We already know that psychology plays an outsized role in sports, but it also impacts how athletes and fans feel about the results in surprising ways. Since the beginning of Sochi, the New York Times has been engaged in a sort of sports schadenfreude, documenting the shortcomings of non-medalists in the Olympics who fell a mark or millisecond short of immortality and finished in fourth place. 

But yesterday's heartbreaking loss by the American men's hockey team to Canada in the semifinals may give us insight into another dimension of sports psychology. Some evidence suggests that if the men go on to win today and secure the bronze medal, both athletes and spectators alike might feel better about the third place finish than they would about a silver medal finish. 

As Cass Sunstein wrote earlier this month, the psychology behind it has to do with counterfactuals. The what-ifs are easier to stomach if the choices are between near-glory and no achievement at all. A study conducted by Victoria Medvec and two other researchers explained:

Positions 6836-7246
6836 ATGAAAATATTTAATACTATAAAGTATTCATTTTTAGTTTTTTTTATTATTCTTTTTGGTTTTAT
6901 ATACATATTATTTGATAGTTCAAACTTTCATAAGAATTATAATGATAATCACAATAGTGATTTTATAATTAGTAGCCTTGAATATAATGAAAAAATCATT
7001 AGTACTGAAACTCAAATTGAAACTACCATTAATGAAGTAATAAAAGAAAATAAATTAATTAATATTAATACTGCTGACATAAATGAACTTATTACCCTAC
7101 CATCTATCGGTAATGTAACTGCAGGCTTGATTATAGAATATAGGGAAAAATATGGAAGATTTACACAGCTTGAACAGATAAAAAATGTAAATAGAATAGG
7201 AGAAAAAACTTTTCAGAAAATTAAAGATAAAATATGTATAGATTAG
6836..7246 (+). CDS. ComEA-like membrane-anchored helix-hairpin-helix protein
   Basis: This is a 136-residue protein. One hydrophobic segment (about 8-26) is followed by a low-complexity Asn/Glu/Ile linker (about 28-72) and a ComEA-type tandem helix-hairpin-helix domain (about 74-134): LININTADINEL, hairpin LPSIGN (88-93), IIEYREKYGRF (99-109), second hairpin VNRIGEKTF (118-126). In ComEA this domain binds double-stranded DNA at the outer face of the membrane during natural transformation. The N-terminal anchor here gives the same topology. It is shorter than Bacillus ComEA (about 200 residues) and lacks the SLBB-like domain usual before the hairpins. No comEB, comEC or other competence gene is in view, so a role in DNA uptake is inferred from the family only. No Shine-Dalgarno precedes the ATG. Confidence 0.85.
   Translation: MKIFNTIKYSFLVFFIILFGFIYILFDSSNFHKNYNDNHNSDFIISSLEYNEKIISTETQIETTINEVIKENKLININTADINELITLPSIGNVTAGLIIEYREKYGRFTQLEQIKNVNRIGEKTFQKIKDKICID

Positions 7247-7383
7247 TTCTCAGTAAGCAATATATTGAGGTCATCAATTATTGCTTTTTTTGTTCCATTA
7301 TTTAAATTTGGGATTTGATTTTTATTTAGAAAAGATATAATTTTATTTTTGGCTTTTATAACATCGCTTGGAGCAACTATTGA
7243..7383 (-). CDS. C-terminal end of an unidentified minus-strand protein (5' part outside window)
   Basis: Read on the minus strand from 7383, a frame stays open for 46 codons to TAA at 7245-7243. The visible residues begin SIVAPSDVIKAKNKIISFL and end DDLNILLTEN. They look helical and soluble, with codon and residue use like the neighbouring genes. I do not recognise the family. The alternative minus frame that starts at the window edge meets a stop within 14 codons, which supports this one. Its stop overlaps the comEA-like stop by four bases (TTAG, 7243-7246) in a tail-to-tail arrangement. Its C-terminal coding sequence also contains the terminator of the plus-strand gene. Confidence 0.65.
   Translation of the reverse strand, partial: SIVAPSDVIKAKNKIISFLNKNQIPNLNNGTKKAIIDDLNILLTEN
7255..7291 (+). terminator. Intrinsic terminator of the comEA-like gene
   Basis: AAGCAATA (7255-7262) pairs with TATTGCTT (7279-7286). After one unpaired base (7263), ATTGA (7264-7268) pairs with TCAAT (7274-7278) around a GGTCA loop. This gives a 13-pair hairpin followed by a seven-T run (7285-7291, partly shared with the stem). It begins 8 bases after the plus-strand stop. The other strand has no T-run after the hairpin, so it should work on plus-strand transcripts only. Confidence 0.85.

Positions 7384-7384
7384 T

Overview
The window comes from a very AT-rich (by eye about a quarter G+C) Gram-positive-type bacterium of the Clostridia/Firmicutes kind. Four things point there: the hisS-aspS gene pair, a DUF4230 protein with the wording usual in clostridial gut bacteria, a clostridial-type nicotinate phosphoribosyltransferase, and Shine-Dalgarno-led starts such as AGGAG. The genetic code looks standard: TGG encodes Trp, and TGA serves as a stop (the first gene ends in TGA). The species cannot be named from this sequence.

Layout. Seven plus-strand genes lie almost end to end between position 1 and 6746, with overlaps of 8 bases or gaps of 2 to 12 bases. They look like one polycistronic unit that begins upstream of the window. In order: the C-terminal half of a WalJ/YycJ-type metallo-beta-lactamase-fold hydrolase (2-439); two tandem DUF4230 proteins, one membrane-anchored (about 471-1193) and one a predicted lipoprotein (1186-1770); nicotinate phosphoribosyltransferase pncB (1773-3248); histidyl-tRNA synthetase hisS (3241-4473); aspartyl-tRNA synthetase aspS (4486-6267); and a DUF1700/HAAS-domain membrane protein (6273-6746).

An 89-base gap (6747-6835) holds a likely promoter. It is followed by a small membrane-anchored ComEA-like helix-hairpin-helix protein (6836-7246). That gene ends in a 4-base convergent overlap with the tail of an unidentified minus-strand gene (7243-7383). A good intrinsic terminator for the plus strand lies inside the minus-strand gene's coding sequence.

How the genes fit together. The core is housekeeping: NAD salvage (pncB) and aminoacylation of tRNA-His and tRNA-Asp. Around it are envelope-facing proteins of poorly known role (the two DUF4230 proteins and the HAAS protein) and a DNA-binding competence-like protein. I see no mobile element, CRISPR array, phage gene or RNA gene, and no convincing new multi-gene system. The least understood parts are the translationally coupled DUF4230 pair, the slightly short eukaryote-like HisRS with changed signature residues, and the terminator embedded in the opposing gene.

Medvec and her colleagues also studied interviews of silver and bronze medal winners after their events. They asked a group of observers to rate the athletes’ comments, in those interviews, on a 10-point scale, which was meant to capture gratification or instead disappointment, with “1” meaning “at least I got a medal” and “10” meaning “I almost did better.”

Here too the results were clear. The silver medalists were at an average 5.7 on the 10-point scale, meaning that they were thinking a fair bit about how they could have gotten the gold. By contrast, the bronze medalists were at just 2.37, meaning that they were basking in their own achievement, and weren't making comparisons with those who did better.

An obvious companion to this would be the U.S. women's hockey team, which suffered a devastating loss of its own earlier this week. Despite earning the silver medal, the story of American women's hockey in Sochi will not be about second place, but about how agonizingly close they were to first. Edward McClelland added an irresistible touch to this theory by compiling photographs of the "saddest-looking second-place finishers in Olympic history."